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pervĭus , a, um, adj. per-via,
I.that has a passage through; hence,
I. Lit., that may be passed through or crossed, affording a passage through, passable, pervious (class.): “aedes,Ter. Ad. 5, 7, 14: “transitiones,thoroughfares, passages, Cic. N. D. 2, 27, 67: “hostes saltus pervios ceperant,Liv. 9, 43: “usus Tectorum inter se,Verg. A. 2, 453: “Phoebo non pervia taxus,” i. e. impervious to the sun's rays, Luc. 6, 645: “pervius hastis,id. 2, 310: “rima pervia flatibus,Ov. M. 15, 301: “non ulli pervia vento,id. ib. 2, 762: “equo loca pervia,id. ib. 8, 377: “Baianae pervia cymbae stagna,Juv. 12, 80: “unde maxime pervius amnis,is most fordable, Tac. A. 12, 12: “Phasis pontibus CXX. pervius,Plin. 6, 4, 4, § 13: “sacraria Fauni pervia,” i. e. accessible to all, not set apart by consecration, Calp. Ecl. 1, 15.—Hence, subst.: pervĭum , ii, n., a thoroughfare, passage: “ne pervium illa Germanis exercitibus esset,Tac. H. 3, 8.—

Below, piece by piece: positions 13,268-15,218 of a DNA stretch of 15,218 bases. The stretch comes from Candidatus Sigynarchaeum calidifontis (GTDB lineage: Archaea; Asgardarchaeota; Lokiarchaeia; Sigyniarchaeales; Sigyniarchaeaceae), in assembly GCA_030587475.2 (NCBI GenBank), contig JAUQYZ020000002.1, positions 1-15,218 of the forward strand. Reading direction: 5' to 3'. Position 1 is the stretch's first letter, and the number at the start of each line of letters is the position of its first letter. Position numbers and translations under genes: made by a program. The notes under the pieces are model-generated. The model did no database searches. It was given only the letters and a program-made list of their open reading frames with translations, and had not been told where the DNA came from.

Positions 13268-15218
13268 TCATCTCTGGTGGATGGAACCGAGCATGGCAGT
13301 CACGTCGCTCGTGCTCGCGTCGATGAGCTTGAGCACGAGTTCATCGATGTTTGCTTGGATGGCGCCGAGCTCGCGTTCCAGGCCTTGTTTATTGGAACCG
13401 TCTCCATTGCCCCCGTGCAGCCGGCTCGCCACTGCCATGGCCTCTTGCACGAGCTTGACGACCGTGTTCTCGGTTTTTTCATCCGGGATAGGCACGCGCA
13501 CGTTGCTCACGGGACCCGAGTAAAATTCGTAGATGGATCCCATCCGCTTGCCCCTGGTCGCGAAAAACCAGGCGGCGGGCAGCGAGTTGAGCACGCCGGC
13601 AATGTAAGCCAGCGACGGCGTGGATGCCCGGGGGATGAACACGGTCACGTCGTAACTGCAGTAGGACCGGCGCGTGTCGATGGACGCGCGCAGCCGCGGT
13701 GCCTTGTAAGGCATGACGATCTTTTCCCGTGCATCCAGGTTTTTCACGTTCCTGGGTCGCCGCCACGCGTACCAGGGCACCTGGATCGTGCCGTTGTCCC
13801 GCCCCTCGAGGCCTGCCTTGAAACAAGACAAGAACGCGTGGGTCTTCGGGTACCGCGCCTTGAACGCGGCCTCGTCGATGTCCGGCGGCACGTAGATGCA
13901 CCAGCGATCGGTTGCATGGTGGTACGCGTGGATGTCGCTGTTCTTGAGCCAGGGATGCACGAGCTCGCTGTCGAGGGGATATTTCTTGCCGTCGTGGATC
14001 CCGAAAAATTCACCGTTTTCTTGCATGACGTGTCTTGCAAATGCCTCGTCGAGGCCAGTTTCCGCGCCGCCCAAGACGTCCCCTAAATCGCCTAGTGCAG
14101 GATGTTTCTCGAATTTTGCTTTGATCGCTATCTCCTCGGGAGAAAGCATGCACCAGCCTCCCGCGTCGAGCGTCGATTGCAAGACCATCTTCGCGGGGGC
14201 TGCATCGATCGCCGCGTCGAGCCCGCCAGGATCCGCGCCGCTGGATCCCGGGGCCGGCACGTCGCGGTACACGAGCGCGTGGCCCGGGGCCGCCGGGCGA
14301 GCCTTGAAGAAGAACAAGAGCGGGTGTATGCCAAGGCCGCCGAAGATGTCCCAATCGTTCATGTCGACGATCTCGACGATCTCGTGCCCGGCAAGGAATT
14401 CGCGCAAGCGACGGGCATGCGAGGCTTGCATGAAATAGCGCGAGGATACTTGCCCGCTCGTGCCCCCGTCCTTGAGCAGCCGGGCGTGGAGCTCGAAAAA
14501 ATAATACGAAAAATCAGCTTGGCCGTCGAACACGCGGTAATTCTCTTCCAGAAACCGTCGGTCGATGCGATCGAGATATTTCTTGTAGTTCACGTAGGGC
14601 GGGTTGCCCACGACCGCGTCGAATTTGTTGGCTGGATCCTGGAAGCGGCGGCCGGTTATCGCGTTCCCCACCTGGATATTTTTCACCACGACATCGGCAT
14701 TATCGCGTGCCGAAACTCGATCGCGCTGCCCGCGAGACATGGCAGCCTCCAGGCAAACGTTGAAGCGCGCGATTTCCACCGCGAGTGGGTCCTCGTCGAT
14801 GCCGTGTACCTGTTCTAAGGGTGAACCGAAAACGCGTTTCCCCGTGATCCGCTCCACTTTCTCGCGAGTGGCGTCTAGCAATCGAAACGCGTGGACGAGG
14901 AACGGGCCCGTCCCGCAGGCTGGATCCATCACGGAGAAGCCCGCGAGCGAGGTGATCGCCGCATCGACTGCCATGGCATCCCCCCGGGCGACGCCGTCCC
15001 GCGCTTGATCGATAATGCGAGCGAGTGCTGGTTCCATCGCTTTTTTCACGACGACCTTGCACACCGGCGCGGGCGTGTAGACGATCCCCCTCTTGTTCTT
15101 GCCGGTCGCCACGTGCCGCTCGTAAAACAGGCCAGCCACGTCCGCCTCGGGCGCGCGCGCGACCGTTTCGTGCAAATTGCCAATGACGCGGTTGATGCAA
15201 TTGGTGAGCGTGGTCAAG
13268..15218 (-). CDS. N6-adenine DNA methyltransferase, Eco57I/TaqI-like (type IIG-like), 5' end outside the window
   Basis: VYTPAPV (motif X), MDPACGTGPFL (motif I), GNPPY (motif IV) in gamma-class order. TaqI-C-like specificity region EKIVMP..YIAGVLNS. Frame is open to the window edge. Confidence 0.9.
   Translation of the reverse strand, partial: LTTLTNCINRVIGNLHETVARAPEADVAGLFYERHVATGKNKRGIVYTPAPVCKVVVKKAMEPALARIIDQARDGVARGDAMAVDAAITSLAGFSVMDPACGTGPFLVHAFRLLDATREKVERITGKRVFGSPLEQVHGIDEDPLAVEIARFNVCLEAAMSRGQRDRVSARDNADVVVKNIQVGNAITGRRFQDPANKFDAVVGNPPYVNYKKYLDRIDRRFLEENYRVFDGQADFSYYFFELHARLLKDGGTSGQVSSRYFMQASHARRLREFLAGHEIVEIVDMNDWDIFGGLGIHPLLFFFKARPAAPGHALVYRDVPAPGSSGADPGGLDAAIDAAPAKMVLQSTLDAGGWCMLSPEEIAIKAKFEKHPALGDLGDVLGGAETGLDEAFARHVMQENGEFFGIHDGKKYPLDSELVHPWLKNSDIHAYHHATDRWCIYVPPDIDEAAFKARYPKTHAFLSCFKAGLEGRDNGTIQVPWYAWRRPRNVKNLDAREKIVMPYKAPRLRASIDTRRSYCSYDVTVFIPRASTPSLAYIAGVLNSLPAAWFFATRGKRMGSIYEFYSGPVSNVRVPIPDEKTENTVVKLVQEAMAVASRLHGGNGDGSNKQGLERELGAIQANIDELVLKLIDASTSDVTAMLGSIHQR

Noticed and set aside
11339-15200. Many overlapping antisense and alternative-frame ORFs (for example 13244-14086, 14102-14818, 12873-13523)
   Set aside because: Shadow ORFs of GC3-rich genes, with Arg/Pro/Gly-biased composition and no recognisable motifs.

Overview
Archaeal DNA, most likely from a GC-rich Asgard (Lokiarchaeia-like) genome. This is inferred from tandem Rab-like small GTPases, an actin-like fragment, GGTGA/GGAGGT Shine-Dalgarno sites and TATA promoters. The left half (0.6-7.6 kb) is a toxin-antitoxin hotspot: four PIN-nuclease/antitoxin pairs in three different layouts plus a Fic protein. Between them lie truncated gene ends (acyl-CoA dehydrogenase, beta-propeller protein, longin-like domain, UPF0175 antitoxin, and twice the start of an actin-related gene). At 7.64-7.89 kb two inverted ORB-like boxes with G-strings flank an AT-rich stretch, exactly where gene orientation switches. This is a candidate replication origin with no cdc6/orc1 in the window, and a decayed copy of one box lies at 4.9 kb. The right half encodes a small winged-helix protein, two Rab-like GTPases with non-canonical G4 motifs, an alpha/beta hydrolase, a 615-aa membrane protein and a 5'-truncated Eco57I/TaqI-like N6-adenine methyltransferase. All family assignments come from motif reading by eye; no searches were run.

B. Transf.
1. Act., that makes a passage through, penetrating: “ensis,Sil. 10, 249.—
2. Pass., perforated, pierced: anulus, Fab. Pict. ap. Gell. 10, 15, 6.—
II. Trop.: cor meum mihi nunc pervium est, my heart is now open, i. e. light or easy, Plaut. Ps. 2, 4, 70 (760 Ritschl): “nihil ambitioni pervium,accessible, Tac. A. 13, 4.
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